After the update, the detectives went back to work. At the end of the day, Konan walked to the bus stop. At a quarter past the hour the bus stopped. Konan got on and walked onto the bus. He sat in the back alone. Konan was almost home, and the promise of rest loomed on the horizon, until Cartwright got on the bus.
At 5’7, 230 pounds, Cartwright did not cut an imposing figure. He was of average build, with a narrow face, and hawkish nose. His eyes were gunmetal grey and cold, his mouth was a hard line. Down the aisle he walked until he took a seat next to Konan.
“Long time, no see, Point-an-Click.”
“Not long enough,” Konan said. Cartwright chuckled.
They rode in silence until they arrived to Konan’s stop. Konan stood to his feet, Cartwright followed him off the bus. He motioned to Konan’s trailer.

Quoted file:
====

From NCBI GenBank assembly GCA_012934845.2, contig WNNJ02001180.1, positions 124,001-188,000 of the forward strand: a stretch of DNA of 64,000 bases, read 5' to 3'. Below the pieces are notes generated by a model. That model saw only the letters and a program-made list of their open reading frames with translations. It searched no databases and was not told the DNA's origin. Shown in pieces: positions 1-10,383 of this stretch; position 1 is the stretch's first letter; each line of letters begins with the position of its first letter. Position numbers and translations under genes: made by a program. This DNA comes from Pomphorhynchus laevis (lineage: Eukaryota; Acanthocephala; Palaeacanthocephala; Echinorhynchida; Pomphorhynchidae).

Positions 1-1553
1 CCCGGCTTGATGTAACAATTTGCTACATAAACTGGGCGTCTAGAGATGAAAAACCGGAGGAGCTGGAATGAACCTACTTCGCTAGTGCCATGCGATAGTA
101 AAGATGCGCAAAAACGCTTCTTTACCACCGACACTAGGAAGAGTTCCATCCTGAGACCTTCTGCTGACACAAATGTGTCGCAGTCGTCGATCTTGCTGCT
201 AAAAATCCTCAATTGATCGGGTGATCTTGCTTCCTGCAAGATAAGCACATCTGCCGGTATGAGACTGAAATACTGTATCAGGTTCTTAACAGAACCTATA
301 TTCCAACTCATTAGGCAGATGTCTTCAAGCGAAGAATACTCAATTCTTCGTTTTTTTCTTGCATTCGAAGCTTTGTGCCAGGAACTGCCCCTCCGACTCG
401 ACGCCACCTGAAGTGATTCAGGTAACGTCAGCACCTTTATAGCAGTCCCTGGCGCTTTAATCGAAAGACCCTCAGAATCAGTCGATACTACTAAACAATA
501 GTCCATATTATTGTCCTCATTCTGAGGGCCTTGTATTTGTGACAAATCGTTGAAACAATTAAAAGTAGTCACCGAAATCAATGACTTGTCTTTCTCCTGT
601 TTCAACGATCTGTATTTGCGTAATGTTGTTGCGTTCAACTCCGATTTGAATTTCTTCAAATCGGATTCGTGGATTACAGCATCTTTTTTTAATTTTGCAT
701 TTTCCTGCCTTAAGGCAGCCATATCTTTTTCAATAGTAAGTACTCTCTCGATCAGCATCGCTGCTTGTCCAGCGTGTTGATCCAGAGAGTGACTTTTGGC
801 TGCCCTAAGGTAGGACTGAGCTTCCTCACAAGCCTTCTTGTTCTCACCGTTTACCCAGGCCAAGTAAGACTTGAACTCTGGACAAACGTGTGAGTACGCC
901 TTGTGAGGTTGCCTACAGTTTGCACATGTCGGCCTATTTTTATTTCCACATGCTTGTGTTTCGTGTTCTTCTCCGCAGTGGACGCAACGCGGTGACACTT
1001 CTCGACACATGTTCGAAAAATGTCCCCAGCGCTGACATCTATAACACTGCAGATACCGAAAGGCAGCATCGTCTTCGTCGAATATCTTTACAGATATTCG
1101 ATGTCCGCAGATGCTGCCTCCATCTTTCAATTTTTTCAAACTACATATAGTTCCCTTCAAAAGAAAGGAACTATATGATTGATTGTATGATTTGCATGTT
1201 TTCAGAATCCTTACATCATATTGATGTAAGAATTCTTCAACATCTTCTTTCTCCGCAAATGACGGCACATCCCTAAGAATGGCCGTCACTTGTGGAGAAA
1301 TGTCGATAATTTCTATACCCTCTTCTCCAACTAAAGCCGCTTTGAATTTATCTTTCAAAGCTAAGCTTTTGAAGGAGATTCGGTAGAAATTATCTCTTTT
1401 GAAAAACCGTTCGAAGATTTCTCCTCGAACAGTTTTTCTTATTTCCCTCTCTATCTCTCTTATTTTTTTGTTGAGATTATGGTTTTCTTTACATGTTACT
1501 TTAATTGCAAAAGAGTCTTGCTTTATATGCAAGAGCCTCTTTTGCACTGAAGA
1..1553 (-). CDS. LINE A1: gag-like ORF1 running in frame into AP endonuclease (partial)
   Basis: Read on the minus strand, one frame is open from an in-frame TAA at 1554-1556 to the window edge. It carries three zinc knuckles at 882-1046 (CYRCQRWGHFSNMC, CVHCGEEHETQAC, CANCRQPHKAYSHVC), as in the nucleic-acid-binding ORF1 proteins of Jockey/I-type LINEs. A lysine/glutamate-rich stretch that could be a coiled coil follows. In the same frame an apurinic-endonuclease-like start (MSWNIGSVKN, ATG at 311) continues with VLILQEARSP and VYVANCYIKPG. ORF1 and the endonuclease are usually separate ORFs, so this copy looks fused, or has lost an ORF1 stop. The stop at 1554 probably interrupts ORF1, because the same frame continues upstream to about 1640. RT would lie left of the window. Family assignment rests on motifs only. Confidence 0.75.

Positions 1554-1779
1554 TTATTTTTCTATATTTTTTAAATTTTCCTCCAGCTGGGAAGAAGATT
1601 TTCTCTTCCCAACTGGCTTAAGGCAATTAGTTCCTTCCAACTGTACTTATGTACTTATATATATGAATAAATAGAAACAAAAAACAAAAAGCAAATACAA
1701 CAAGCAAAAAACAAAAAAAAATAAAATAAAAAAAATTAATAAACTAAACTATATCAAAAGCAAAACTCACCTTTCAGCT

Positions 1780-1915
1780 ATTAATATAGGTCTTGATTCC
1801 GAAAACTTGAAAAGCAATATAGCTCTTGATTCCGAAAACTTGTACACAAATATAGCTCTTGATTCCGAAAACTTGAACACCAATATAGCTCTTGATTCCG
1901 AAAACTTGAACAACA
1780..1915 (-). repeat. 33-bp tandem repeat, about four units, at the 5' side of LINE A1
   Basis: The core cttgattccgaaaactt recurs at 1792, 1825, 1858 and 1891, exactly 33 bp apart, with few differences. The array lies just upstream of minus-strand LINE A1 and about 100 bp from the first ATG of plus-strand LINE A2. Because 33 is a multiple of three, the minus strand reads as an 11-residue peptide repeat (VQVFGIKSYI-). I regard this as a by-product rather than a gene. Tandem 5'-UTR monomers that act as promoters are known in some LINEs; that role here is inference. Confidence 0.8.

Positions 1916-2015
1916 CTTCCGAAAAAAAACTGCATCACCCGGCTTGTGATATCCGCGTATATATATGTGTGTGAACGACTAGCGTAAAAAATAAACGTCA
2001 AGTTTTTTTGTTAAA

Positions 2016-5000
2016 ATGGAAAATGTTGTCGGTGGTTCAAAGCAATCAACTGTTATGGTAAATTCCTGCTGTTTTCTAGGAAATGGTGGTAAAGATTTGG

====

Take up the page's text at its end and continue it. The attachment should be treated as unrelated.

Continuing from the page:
“You are going to invite me in, aren’t you?”
“Why would I do that,” Konan asked.
“We need to talk, Konan. You’re screwing up my plans, so, we must come to an arrangement.”
“Come in, then.”
Konan unlocked the door. He and Cartwright took a seat in the living room.
“Do you have anything to drink, Konan?”
“We’re not friends, Cartwright. Say your peace and get out.”
“I’ve spent a lot of time and money to set up these pieces. You’re like the pigeon that stomps all over the chessboard when you’re losing. Then you crap all over the pieces.”
“Nice analogy. What’s your point?”
“Quit crapping on my pieces.”
“You know what happens to those who cross me. I haven’t changed. My methods are still the same.”
“You don’t scare me, Cartwright. You come to my town, murder, kidnap, and God only knows what else you have planned. Then, you come here, to my house, and threaten me if I don’t quit trying to stop you.”
“Konan, you’ll never learn. You can’t stop human nature, you can’t stop greed. Think about what I said. You won’t get another warning.”